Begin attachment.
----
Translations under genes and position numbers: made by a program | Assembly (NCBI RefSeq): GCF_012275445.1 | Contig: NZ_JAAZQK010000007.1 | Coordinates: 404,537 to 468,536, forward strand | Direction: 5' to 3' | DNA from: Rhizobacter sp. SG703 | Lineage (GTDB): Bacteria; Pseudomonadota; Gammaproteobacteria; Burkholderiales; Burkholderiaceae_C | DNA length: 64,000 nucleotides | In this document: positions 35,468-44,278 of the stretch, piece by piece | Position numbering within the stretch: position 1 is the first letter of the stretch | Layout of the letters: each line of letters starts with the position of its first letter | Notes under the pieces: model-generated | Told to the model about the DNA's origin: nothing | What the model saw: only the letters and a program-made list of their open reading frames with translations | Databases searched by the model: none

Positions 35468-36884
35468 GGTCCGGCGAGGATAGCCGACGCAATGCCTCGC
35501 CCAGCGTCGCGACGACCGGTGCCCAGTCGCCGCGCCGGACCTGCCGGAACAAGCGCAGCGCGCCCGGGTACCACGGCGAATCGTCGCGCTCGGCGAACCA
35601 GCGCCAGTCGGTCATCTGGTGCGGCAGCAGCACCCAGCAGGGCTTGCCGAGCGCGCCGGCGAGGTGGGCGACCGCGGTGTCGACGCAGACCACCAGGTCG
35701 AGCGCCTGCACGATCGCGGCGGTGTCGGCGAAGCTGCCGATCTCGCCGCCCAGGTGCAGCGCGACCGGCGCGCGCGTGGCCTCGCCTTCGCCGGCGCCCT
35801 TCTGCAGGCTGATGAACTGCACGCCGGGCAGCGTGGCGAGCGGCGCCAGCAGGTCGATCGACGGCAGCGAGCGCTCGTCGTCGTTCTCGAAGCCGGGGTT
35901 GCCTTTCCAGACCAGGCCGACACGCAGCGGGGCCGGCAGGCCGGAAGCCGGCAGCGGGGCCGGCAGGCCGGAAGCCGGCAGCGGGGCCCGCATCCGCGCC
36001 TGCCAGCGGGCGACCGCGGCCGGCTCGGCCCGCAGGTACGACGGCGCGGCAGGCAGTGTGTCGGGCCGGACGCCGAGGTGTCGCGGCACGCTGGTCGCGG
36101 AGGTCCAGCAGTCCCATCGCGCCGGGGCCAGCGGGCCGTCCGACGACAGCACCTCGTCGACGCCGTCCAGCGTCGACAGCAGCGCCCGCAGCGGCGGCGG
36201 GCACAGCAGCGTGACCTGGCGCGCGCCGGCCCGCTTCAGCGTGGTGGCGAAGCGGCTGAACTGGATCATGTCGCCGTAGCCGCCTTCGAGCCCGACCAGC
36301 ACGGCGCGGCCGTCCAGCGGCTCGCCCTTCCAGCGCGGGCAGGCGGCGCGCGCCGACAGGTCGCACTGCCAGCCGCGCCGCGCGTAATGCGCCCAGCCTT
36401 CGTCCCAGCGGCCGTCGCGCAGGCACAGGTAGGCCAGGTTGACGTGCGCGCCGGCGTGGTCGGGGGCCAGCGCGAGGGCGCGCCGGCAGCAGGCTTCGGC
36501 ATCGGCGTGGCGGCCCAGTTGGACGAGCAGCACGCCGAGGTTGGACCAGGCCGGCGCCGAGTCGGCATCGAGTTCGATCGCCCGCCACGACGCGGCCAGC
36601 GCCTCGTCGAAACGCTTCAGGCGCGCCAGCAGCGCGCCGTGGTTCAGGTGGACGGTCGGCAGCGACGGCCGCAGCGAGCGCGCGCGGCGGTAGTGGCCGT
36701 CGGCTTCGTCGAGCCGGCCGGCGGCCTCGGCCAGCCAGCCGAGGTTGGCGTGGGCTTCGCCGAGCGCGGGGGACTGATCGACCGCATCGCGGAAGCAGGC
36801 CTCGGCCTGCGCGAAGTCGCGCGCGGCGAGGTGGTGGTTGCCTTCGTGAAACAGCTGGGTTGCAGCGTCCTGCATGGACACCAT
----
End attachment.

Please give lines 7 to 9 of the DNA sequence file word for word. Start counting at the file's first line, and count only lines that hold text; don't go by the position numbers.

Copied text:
35801 TCTGCAGGCTGATGAACTGCACGCCGGGCAGCGTGGCGAGCGGCGCCAGCAGGTCGATCGACGGCAGCGAGCGCTCGTCGTCGTTCTCGAAGCCGGGGTT
35901 GCCTTTCCAGACCAGGCCGACACGCAGCGGGGCCGGCAGGCCGGAAGCCGGCAGCGGGGCCGGCAGGCCGGAAGCCGGCAGCGGGGCCCGCATCCGCGCC
36001 TGCCAGCGGGCGACCGCGGCCGGCTCGGCCCGCAGGTACGACGGCGCGGCAGGCAGTGTGTCGGGCCGGACGCCGAGGTGTCGCGGCACGCTGGTCGCGG